Last year my son ended up in hospital with meningococcal septicaemia. It was a scary time, and I’ll admit that I completely lost my rag with the local GP surgery. Our town had seen the closure of a local surgery, and we’d been shipped across to another surgery that obviously couldn’t cope. We’d been assured that, after a few months, it would settle down.
Trouble is, it didn’t, and still hasn’t. If I want an appointment I have to call at 8AM and usually can’t get through because the line is permanently engaged. When you do get through – which is about 10 minutes later – you’ll find that all the appointment slots are taken for that day.
You have to plan ahead if you’re going to be ill, and don’t expect to see anyone when you finish work at 7PM unless it’s a “certain day”.
This is what happened last year, and as I tried to get my son booked in I was being told by the receptionist that I should, “Just try again tomorrow and press redial”. Brilliant. What’s happened to our local GP’s? In the end I had to rely on the receptionist to make a “call” on whether he needed an emergency appointment slot or not. Is she a nurse? Is she a GP? No. It just seemed nuts, and when the rash appeared the next day we were starting to worry. We did the “glass test” as I hammered redial but, at 8.15, I was again told that all the appointment slots were full.
My wife ended up carrying him into the surgery and physically plonking on the reception desk and demanding an immediate appointment. We got referred to the hospital ten minutes later and he was in isolation for a week with an IV drip. Luckily it didn’t turn into full meningitis, but it showed just how much you have to fight for your kids to be seen by your local GP.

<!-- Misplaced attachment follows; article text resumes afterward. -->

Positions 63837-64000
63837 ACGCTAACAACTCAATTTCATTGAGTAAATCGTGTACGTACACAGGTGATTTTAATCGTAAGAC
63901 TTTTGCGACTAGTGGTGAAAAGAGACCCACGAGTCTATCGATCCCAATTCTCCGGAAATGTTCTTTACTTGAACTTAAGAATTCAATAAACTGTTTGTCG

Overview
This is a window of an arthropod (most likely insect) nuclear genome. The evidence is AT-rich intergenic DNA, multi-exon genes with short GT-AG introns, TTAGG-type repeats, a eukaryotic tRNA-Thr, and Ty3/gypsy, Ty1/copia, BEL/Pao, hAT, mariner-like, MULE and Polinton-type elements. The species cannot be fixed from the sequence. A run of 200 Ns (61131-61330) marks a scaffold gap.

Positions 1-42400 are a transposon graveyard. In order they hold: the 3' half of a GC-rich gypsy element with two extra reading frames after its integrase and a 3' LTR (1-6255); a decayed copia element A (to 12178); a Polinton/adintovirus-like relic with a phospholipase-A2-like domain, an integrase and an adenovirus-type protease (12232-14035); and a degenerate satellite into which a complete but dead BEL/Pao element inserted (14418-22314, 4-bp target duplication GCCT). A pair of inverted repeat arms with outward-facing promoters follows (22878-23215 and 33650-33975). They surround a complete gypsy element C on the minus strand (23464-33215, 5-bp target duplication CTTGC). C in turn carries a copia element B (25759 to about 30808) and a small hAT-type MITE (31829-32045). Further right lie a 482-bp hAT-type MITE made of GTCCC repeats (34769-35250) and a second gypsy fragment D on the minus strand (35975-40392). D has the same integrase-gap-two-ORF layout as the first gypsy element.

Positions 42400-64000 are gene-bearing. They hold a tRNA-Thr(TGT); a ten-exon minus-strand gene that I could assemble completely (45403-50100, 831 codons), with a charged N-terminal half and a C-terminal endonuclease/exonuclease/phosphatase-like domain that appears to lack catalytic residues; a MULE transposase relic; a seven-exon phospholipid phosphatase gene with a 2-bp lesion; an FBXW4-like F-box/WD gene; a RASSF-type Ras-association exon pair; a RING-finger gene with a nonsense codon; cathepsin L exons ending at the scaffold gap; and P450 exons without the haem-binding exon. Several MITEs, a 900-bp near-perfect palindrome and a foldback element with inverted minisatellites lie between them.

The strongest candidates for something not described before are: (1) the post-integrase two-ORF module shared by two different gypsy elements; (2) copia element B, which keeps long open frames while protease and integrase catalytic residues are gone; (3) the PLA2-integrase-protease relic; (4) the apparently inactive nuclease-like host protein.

It’s wrong, and weeks later I complained to my local MP. He was useless and blamed the NHS, telling me to raise a complaint. The NHS wanted me to raise a “formal complaint”, but what can they do? Our GP seems to be stuck in 1953 with their paperwork and appointment-making processes.
Put it this way, I can understand why A&E is getting clogged up.
The solution, according to PushDoctor, is for you to pick up your phone and pay £1 to see a doctor via your phone.
Yes, I could go on a rant about the privatisation of the NHS at this point and the two-tier system of care we’re getting in the UK, but it is what it is unfortunately. You at least get a REAL doctor talking to you for £1, and that’s probably cheaper than the parking at your local surgery if we’re honest. Costs for this online solution rack up depending on what you need. For “new customers” (I think they mean patients), the first consultation is £1, but then it’s £14 if you need to meet virtually again. This will give you “up to 10 minutes” with the doctor but you can extend it out for an additional charge. A prescription costs £4.50 and a referral letter or fit for work note costs £12.50.
There’s an NHS version of the app, but it depends if your local trust supports it. For Doctors after a bit of additional cash, the paid-for-appointment app lets you “Enjoy on-demand income” and means you can “Work as little or as much as you like anytime, any day including weekends”.